• Scale up our STRAW program, establishing new climate-smart restoration programs based on the success of the existing model. New programs may be established in California communities where Point Blue has deep community influence, or in communities throughout the U.S by leaders trained by STRAW in community-based restoration or in schoolyard native plant nurseries.

Protecting our Shorelines

We conduct and apply science to better sustain healthy coastal ecosystems along the Pacific Coast of the Americas in the face of current and future threats. Working with government agencies, NGOs and other key stakeholders, our approach is designed to identify and catalyze implementation of climate-smart management actions that benefit both wildlife and human communities. From primary data collection to science translation and engagement with coastal decision-makers, our work is expanding to address coastal challenges from the local- to landscape-scale with partners from Alaska to Chile.

By 2024, we will:

  • Enhance priority coastal habitats from Alaska to Chile so they are resilient to sea level rise, erosion, and other threats while supporting a diversity of ecosystem functions and services. Point Blue will work to ensure that coastal managers have the best science available so that they can effectively direct conservation efforts.
  • Promote effective nature-based coastal adaptation strategies so that they become the preferred option for addressing impacts from sea level rise and other threats.

Sustaining Working Lands

We work with land stewards and other partners to ensure that agricultural landscapes provide ecosystem services that support the needs of people and wildlife. We achieve this by: conducting science that informs metrics, practices, and strategies for thriving agricultural landscapes; evaluating and guiding implementation of innovative agricultural and land stewardship strategies to achieve multiple benefits and minimize undesirable trade-offs across scales; and leveraging our climate-smart restoration strategy to amplify benefits to working landscapes.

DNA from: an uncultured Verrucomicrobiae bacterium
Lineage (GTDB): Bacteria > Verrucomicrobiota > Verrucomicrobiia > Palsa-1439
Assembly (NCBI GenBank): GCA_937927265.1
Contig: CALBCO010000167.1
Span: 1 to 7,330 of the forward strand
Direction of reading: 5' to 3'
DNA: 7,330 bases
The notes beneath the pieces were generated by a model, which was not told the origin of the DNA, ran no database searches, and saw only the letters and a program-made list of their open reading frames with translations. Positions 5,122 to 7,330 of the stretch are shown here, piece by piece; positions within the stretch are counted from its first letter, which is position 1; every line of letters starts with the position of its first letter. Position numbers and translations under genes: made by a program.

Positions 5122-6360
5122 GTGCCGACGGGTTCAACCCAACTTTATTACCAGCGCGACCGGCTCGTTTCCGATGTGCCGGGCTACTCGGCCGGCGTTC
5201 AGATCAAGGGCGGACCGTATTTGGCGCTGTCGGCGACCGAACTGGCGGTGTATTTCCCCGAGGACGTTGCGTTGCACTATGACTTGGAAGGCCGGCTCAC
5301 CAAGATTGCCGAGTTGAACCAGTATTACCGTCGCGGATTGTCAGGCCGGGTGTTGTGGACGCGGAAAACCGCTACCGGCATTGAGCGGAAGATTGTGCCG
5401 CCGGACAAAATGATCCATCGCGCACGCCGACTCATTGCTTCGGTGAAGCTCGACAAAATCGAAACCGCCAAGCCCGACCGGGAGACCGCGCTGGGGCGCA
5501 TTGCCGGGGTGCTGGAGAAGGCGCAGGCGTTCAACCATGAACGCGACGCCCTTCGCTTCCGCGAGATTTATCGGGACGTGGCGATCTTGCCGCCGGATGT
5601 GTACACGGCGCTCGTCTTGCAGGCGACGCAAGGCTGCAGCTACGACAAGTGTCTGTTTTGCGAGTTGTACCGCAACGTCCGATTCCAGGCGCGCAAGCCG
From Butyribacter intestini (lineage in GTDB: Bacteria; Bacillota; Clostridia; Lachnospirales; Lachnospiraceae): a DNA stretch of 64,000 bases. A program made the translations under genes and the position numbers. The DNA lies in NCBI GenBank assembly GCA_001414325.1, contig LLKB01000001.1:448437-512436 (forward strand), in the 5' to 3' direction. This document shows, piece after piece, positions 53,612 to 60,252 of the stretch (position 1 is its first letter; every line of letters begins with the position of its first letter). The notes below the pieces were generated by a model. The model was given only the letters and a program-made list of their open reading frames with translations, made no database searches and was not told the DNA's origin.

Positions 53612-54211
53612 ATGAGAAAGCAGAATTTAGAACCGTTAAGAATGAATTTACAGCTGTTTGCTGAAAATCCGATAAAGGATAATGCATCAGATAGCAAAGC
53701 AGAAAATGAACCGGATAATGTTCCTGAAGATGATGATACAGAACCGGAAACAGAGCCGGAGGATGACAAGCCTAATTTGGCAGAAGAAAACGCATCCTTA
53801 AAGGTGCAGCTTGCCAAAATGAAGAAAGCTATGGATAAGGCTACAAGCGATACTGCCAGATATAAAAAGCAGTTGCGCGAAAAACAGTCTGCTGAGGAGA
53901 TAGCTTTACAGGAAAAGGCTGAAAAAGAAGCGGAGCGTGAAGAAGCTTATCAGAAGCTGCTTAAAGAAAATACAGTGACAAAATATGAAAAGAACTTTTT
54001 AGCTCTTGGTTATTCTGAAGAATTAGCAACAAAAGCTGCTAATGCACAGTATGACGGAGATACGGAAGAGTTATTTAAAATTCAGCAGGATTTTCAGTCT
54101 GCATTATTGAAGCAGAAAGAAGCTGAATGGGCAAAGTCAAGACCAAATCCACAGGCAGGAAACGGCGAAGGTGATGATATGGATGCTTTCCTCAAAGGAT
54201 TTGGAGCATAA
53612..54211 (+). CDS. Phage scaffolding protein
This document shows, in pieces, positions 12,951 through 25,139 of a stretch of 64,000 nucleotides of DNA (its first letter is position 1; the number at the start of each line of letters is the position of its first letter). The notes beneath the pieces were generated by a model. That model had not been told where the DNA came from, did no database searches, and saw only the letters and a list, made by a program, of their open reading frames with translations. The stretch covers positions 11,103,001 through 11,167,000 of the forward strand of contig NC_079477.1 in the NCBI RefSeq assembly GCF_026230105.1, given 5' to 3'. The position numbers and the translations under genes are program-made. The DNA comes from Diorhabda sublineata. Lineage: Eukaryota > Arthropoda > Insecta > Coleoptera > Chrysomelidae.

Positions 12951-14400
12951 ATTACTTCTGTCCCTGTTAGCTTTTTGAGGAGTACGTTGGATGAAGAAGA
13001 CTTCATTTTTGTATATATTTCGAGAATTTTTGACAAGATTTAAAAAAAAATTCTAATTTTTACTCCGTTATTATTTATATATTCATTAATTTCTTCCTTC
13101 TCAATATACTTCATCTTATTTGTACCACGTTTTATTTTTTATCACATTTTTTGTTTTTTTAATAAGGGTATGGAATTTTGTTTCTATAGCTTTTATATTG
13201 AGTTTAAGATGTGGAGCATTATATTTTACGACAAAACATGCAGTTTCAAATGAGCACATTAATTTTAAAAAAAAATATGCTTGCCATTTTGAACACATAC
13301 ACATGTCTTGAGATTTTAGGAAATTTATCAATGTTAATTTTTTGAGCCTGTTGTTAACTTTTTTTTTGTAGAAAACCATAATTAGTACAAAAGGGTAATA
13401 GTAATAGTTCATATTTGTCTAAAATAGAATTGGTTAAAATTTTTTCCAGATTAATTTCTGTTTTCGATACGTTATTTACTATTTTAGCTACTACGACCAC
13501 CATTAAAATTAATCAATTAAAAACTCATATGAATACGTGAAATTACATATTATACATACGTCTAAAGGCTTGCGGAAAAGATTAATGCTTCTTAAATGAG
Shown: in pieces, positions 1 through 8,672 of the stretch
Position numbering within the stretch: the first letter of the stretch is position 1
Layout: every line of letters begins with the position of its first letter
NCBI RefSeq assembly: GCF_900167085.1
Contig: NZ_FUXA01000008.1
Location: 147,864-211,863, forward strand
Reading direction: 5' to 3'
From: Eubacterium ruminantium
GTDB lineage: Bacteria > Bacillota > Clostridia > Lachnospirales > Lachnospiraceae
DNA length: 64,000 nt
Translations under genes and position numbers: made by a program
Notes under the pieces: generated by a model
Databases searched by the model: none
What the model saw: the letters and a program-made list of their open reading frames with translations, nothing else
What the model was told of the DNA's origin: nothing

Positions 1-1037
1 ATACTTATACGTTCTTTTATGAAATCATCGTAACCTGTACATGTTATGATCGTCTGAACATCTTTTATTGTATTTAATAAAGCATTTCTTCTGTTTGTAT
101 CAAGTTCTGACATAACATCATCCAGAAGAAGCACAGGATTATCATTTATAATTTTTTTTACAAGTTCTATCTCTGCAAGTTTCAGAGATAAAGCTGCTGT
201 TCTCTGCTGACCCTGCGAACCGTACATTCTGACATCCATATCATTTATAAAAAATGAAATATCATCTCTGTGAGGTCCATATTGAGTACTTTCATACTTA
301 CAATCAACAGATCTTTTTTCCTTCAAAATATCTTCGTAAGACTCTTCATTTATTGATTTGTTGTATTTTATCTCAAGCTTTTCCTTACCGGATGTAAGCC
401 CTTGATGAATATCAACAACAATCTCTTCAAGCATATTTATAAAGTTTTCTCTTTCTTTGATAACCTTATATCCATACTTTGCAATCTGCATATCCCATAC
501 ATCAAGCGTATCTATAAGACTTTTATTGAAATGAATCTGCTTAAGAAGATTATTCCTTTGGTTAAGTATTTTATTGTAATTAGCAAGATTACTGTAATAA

By 2024, we will:

  • Work with producers to demonstrate and implement strategies to maintain and enhance ecosystem services and achieve multiple benefits of biodiversity, carbon and nutrient cycling, water resources, and food production.
  • Become an essential resource to land trusts and local, regional, state, and federal agencies for guiding climate-smart implementation of multiple-benefit stewardship within agroecosystems.
  • Innovate scientifically rigorous metrics, practices, resources, and strategies that, when used, lead to measurable increases in biodiversity and improved carbon and nutrient cycling and water management on target agricultural landscapes.

Keystone Datasets

Point Blue’s Keystone Datasets are collections of ongoing, 10+ (in some cases 40+) year datasets that are a key element of Point Blue’s long-term strategy, mission, and vision, helping us to fill a unique niche in conservation science. They are an iconic part of what defines Point Blue’s past, present, and future. They are exemplary of taking the long view and have a proven track record of advancing conservation science. Analyses from these Datasets contribute to our baseline understanding of long-term processes and trends, and support shorter-term research or management needs, including strategic initiatives. Protocols and procedures are thoroughly vetted and documented, and data are analysis-ready and available for sharing.

By 2024, we will:

  • Ensure that each Strategic Initiative utilizes Keystone Datasets to assess the impacts of our work and the effectiveness of management actions that we recommend.

Learn more about our commitment to climate-smart conservation, our principles, and explore the conservation work that we do.

Our Work